teammate, "I think he ought to get his eyes checked. I'm not kidding. I
don't think he's seeing the ball."
And another: "I
honestly think he might be afraid of the ball."
Every clubhouse has
a unique current, like that of a river, with a temperature and a pace that can
be felt only by wading into it. The A's, taking their cue
manager Billy Beane's shorts and flip-flops, play as if it's Friday happy hour.
The Atlanta Braves, eschewing the clubhouse stereo, have a self-assured,
nine-to-five approach. The Yankees, the last baseball bastion in which beards
and individualism are verboten, foster a Prussian efficiency.
The old guard with
connections to New York's four championship seasons from 1996 to 2000-Torre,
Rivera, shortstop Derek Jeter, catcher Jorge Posada and outfielder Bernie
Williams-almost never talks about individual numbers because stats are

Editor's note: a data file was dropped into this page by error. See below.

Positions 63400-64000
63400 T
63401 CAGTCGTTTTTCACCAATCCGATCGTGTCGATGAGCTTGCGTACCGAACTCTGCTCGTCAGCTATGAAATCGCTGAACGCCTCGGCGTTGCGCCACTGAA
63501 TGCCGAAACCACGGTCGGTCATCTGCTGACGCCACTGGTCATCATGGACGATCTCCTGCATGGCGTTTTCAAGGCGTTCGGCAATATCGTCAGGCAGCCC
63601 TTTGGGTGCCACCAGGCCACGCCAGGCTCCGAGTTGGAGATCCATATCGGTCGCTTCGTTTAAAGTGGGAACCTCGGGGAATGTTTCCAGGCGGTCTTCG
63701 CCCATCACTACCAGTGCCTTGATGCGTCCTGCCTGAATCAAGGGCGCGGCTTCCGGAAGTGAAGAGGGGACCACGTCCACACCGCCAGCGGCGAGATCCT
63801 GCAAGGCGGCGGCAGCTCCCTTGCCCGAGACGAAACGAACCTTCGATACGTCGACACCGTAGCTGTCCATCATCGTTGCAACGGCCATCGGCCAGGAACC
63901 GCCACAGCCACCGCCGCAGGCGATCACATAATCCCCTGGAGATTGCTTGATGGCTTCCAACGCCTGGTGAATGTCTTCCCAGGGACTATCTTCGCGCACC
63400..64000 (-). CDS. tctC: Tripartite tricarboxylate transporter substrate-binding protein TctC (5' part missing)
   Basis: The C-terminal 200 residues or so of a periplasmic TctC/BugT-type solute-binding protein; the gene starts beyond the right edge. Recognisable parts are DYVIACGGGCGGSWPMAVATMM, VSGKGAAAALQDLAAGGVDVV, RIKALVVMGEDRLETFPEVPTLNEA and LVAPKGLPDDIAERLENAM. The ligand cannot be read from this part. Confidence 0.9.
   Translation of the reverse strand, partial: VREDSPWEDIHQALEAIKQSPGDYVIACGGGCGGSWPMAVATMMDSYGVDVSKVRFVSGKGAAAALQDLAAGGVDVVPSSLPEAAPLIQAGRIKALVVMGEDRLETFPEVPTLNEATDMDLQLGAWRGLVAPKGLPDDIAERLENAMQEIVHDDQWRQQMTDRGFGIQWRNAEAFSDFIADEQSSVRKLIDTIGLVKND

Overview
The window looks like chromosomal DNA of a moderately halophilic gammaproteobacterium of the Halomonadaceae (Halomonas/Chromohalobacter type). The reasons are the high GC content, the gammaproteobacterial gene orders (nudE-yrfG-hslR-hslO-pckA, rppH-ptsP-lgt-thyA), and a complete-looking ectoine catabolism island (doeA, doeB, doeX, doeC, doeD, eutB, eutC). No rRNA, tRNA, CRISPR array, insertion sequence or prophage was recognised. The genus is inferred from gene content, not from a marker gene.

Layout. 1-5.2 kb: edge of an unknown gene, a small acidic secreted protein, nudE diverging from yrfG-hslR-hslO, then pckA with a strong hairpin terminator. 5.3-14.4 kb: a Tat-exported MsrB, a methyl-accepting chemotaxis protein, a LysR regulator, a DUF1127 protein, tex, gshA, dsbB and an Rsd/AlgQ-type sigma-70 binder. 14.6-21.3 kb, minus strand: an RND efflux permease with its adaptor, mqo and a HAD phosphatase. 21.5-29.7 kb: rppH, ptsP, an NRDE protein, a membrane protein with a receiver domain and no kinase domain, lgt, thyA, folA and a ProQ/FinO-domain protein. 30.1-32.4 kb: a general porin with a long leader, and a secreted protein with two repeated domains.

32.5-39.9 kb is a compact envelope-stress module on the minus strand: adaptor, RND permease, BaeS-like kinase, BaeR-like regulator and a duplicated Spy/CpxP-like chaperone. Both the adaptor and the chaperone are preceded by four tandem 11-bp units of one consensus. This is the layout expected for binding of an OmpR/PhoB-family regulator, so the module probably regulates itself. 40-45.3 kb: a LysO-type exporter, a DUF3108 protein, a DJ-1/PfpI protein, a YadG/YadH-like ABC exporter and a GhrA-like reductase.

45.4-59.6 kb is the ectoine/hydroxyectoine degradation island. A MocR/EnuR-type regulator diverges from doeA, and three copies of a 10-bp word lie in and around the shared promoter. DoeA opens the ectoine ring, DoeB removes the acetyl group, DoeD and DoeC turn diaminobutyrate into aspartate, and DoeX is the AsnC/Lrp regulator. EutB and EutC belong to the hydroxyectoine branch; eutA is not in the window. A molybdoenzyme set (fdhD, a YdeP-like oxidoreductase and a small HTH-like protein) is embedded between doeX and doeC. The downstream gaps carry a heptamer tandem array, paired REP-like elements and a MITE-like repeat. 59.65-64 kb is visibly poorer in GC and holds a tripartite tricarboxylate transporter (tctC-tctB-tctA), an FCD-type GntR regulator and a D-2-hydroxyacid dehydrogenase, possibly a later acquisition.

incidental to the team's mission: winning the World Series. Those title teams
talked about "passing the baton"-taking a walk or moving a runner over
out of confidence in and respect for the next hitter. Reliance on one another
is what mattered. That is still the covenant of the Yankees, though perhaps not
as sublimely executed.
One day last month,
wading into that current, I asked Rodriguez whom he has relied on most during
his difficult summer. He first mentioned Cynthia.
But to whom has he
turned on this Yankees team?
He looked down and
thought in silence. Ten seconds passed.
Finally he said,
"Rob Thomson." Thomson is the team's special-assignment coach who
throws batting practice.
Mariano is the best. Those three."